But the conception that we might move to an MMT world where enlightened policy will free us from the yoke of capitalist exploitation is plain wrong.

The fact is that we are already living in the MMT world. We interact with each other every day in the MMT world. The monetary system, whether it be in the US, Australia, Japan or any of the Eurozone nations, operates along MMT lines.

So it is not about moving to some new Shangri-La, which we might call the MMT world – we are already in, that world.

What MMT provides is a new lens to view the world we live in and the monetary system operations that are important in our daily lives.

This new lens opens up new insights into what is going on in the economy on a daily basis. It’s not something to move to, it already is.

MMT, as a new powerful lens, makes things that are obscured by neo-liberal narratives more transparent.

It means that the series of interlinked myths that are advanced by conservative forces to distract us from understanding causality and consequence in policy-making and non-government sector decision-making are exposed.

So when a Conservative politician or corporate leader claims that the government has run out of money and therefore cannot afford income support for the unemployed any longer at the levels previously enjoyed, MMT alerts us to the fact that this is a lie and that there must be an alternative agenda.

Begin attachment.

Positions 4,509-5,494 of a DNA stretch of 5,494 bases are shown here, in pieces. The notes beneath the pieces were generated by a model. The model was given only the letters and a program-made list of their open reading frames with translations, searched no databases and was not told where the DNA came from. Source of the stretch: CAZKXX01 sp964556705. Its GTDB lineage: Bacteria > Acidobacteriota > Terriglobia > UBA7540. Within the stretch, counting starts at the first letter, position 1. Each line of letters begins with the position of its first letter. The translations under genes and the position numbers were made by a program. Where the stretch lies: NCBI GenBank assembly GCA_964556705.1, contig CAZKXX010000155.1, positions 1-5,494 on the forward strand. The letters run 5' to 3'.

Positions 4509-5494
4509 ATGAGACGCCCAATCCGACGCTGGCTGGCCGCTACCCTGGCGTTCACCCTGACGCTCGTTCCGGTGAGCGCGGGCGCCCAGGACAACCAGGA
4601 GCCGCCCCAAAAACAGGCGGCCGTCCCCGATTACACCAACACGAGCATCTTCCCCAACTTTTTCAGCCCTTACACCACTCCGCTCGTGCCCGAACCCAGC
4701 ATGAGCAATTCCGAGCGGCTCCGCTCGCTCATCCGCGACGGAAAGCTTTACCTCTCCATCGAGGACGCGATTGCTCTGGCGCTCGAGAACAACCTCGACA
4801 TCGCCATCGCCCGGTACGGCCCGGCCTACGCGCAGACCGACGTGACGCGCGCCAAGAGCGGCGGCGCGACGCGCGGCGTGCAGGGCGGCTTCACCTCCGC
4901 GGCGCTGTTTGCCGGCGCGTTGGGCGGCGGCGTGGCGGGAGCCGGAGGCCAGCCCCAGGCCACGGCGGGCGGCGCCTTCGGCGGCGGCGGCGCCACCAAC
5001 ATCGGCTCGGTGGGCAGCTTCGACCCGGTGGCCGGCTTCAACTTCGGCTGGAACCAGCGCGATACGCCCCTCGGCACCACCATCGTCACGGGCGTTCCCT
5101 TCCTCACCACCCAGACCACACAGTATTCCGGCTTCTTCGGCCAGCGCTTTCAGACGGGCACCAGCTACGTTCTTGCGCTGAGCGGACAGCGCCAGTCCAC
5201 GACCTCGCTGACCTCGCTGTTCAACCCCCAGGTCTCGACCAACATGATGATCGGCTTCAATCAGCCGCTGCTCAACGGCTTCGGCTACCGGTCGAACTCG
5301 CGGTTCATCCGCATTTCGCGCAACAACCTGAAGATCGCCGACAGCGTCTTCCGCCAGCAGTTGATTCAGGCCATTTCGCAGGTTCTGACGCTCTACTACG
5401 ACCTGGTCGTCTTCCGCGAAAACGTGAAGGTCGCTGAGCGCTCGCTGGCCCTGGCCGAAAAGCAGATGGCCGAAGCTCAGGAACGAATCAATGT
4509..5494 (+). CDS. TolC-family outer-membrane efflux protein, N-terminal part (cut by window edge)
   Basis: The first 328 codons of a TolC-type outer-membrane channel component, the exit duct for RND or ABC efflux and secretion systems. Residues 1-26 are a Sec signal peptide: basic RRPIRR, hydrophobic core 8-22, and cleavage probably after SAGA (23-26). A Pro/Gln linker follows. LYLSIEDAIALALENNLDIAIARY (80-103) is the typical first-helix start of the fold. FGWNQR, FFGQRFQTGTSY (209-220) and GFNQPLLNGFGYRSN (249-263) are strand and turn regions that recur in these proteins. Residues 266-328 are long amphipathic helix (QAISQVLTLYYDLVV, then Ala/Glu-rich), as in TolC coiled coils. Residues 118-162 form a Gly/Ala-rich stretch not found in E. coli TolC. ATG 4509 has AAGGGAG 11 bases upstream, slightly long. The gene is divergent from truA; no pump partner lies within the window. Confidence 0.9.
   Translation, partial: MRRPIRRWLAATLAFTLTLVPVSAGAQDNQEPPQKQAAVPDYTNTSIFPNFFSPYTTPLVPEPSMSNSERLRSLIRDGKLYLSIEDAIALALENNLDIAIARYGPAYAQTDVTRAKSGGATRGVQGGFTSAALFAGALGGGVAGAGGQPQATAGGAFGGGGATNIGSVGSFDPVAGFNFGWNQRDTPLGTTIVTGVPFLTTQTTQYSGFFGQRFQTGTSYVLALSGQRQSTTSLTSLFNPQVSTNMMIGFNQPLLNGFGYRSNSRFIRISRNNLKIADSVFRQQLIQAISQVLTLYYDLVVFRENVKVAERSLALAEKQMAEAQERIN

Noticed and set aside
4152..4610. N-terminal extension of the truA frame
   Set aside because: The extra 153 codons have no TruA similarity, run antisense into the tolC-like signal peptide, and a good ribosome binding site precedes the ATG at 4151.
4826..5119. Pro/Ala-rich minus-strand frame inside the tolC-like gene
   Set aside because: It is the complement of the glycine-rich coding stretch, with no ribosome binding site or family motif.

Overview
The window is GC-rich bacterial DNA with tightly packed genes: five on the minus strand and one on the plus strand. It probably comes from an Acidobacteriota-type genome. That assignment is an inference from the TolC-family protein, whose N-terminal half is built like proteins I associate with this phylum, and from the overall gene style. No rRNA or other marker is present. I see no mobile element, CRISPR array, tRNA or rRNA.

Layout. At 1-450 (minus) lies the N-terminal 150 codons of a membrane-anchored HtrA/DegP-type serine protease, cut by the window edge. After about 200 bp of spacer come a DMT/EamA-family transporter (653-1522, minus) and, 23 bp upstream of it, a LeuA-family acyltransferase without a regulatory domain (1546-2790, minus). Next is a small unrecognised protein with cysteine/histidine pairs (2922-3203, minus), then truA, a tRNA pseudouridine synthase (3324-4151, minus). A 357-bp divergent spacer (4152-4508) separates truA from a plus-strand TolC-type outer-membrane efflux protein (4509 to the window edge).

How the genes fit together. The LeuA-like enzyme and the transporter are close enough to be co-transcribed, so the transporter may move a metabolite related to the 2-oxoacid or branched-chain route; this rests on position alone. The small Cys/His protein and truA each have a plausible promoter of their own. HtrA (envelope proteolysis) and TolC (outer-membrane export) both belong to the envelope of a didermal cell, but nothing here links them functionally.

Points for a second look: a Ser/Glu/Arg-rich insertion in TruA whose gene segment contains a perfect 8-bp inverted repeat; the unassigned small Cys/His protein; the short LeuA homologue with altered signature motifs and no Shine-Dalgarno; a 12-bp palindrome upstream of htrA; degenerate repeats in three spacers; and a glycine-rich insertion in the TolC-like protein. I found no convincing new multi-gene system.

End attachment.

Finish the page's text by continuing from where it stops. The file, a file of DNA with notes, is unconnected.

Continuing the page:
MMT thus empowers a population who learn about it to see things for what they are and to ask questions that they never previously would have thought possible to ask or even relevant.

Previously, when a politician has said the government will run out of money or is maxing out its credit card, an uninformed population will take that statement as granted.

But an understanding of the MMT framework all its lens would mean that the population will now reject the “run out of money” obfuscation and instead demand to know why the government doesn’t want to support a particular policy option.

MMT thus, introduces into the policy debate, the possibility of new policy options and directions that have previously been dismissed out of hand through the use of spurious economic arguments that the politicians and their advisors know will not be properly scrutinised nor understood by the general population who they are trying to manipulate.

MMT is thus, a framework for understanding how the monetary system we live in operates and the capacities and options that are currency-issuing government has to advance our well-being.

It also allows us to understand the likely consequences of deviating from a truly sovereign state, which we define in terms of the currency-issuing status of the government (incorporating exchange-rate arrangements and central bank interest rate setting capacities).

In the latter context, the MMT lens provided us with a clear understanding of why the Eurozone would be a failure with significant negative consequences for the Member States.

Further, MMT is neither left-wing nor right-wing.

Where the confusion lies is in conflating the theoretical and descriptive content of MMT with the value systems that the proponents of MMT overlay on this content.

It might be thought that MMT is left-wing because the values I expound are from the left. But that would be a wrongful inference.

The ideological persuasion of any perspective will manifest in the values that are expounded and the policy prescriptions that are proposed to advance those values.

What MMT has allowed is for the ideological persuasion to become much clearer when a person advances a particular policy proposal.